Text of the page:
Safety is main priority for bicycle task force


By Andrea Cordle

Grove City Editor

The Grove City Bicycle Transportation Task Force has given improvement recommendations to city leaders and those advancements cannot happen soon enough for cyclists.

At a recent meeting, James Daniels addressed Grove City Council and reported that two of the nine task force members were recently injured while cycling.

According to Daniels, his fellow task force members Josh Stamper and Dan Starcher were stopped at an intersection when the driver of a pickup truck lost control and struck both men. The cyclists required hospitalization and were treated for concussions. Starcher has had a series of surgeries to repair the injuries he received from the accident.

“Anything we present to you, as far as bicycle safety, comes from a very keen awareness that we have of the dangers of cycling,” said Daniels.

Earlier this year, the city created this task force to help integrate the city’s trail system into the surrounding regional trails by working with entities like the Mid-Ohio Regional Planning Commission (MORPC), Central Ohio Greenways, Metro Parks, and the city of Columbus to review connections between Grove City and downtown Columbus and to the Camp Chase Trail.

Daniels said the task force members split up and rode on the routes to identify paths and safety concerns.

Those who cycled from Grove City to downtown Columbus used the route that travels down Gantz Road to Hardy Parkway, then to Brown Road. The problems bicyclists face on this route are that the roads are narrow, there is a lot of traffic, it lacks signage, and the bridge over Interstate 270 is unsafe.

According to Daniels, they are working with Central Ohio Greenways to create a trail from Scioto Grove Metro Park to Berliner Park, along Columbus and part of the Great Southern Shopping Center.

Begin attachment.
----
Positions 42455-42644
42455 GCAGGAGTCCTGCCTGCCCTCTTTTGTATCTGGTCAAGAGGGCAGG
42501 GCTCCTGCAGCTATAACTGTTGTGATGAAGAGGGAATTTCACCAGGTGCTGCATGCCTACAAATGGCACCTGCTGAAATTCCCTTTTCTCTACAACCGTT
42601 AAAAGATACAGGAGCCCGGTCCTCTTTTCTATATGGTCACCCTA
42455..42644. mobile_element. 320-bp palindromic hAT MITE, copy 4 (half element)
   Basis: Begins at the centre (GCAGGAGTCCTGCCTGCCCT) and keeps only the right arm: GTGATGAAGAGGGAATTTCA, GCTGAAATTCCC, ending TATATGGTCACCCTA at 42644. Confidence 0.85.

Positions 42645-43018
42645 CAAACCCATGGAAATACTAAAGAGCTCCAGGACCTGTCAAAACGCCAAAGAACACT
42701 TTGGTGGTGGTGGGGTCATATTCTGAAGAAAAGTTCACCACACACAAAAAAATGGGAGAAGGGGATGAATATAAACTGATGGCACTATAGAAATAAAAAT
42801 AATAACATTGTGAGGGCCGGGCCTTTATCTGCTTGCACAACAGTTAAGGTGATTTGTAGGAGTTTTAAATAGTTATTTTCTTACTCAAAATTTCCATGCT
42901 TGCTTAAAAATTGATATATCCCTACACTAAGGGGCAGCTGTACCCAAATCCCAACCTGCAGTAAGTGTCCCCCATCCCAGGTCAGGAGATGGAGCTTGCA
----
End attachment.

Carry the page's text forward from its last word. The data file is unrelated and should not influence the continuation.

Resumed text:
Connections from Grove City to Darby Park and the Camp Chase Trail, which leads to the Ohio to Erie Trail, include Johnson Road, the Bolton Field Bikeway, and Demorest to Big Run Park to Georgesville Road. Daniels said all those routes need safety improvements.

As far as connection within Grove City, Daniels and the task force had an idea.

“Our big ask is a bicycle and pedestrian-only bridge over Interstate 71, north of Hoover Road, where Hoover crosses the interstate,” said Daniels.

All the bicycle task force members have crossed the interstate on the Hoover Road bridge and Daniels said no one likes it.

“The bridge could link the east and west areas of the city and would greatly improve safety,” he said.

Some of the task force’s recommendations are already in the works.

Grove City Mayor Richard “Ike” Stage said the city has had the goal of connecting the east and west side of the city via a bridge near Hoover Road by Mount Carmel Grove City. He said the pedestrian and bicycle bridge has been incorporated in the plan as a possibility.

Council president Ted Berry said city leaders have had discussions with officials from the city of Columbus and other entities to make connection easier. He said improvements are planned along Gantz Road and Hardy Parkway.

“We are getting there, but there is more work to do,” said Berry.

According to Daniels, the task force would also like to create bike-friendly educational and map materials as well as host cycling events. They plan to continue to work with community partners on connections to downtown Columbus and the Camp Chase Trail.

The task force also plans to submit accreditation paperwork to Bicycle Friendly America by February of 2024. According to its website, this is a program that provides advocates with a roadmap and assistance to build places more welcoming to people who bike. It is a tool for states, communities, businesses, and universities to make bicycling a transportation and recreation option for all people.

Approximately 500 cities across the nation participate in the program and share best practices.






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